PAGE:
START
Fri, Apr 29, 2016 at 04:00pm

END
Fri, Apr 29, 2016 at 05:30pm

VENUE
CGIS South, S250
Harvard University

ADDRESS
1730 Cambridge Street
Cambridge MA

0429 final poster
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Thu, April 7, 2016 from 12:00 pm - 1:30 pm

CANCELLED: Not Poor but Pauperized

This event has been cancelled.

South Asia Without Borders Seminar

Jan Breman, Professor, SOAS, University of London

Chair: Parimal G. Patil, Professor of Religion and Indian Philosophy, Committee on the Study of Religion, FAS, Chair of the Department of South Asian Studies

START
Thu, Apr 7, 2016 at 12:00 pm

END
Thu, Apr 7, 2016 at 1:30 pm

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Thu, March 31, 2016 from 04:00pm - 05:30pm  /  CGIS South, S050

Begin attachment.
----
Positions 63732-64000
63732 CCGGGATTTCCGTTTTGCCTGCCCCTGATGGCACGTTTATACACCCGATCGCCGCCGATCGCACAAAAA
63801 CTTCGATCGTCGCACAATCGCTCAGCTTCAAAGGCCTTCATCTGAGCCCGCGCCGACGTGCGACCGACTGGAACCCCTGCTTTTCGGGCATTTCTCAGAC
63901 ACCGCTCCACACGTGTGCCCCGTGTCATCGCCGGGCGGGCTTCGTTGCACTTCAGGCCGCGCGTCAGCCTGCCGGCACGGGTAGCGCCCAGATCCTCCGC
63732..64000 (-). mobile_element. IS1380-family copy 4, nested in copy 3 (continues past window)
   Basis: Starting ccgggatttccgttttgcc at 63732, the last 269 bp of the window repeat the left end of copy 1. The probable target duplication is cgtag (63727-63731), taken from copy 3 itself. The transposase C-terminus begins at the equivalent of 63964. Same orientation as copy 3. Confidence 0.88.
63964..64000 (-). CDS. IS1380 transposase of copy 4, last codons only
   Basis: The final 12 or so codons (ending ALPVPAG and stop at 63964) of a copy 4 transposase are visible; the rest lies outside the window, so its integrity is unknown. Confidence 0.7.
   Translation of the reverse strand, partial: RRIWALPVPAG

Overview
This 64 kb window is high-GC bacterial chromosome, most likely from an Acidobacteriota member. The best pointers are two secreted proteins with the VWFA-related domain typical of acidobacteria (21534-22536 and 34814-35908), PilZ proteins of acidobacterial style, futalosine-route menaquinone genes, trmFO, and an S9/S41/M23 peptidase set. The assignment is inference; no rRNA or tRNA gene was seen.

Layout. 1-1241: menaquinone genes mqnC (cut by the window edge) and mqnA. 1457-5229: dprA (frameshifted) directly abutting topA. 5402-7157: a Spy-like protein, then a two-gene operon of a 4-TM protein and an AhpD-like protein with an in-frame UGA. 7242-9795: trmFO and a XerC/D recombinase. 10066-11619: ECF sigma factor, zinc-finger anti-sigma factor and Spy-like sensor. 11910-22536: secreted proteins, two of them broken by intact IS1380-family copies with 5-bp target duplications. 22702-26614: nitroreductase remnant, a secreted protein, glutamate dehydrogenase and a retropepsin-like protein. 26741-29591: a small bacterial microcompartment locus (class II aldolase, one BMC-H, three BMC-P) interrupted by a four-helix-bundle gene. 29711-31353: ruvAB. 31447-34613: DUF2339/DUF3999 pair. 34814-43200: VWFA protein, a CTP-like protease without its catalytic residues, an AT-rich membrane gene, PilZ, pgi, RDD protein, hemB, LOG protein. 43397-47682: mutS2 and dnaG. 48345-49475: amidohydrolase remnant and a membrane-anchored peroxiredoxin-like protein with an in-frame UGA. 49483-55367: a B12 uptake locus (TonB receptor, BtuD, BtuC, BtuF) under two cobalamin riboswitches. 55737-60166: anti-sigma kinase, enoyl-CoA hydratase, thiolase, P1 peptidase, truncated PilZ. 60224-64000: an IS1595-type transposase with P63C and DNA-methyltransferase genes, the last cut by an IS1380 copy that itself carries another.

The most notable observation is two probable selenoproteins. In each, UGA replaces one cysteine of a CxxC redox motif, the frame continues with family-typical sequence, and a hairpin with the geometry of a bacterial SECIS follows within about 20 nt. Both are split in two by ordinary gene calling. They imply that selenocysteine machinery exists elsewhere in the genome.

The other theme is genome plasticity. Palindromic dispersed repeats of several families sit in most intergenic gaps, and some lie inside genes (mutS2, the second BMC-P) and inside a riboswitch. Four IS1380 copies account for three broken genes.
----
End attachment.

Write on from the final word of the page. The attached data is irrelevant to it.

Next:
How $100 Smartphones are Transforming the Government in Pakistan

South Asia Without Borders Seminar

Umar Saif, Chairman, Punjab Information Technology Board (PITB); Vice Chancellor, ITU

Chair: Karim R. Lakhani, Associate Professor of Business Administration, Harvard Business School

Pakistan is the 6th largest country in the world by population. Over half of the population lives below $2 poverty line; 40% of the adult population is unable to read or write; 30% lack access to clean drinking water; 85% of the world’s polio cases are from Pakistan. At the same time, with over 137 Million cellphone users in Pakistan, almost every household has a cellphone; Pakistani’s sent over 320 Billion SMS last year; you can buy a smartphone for less than $50 in Pakistan.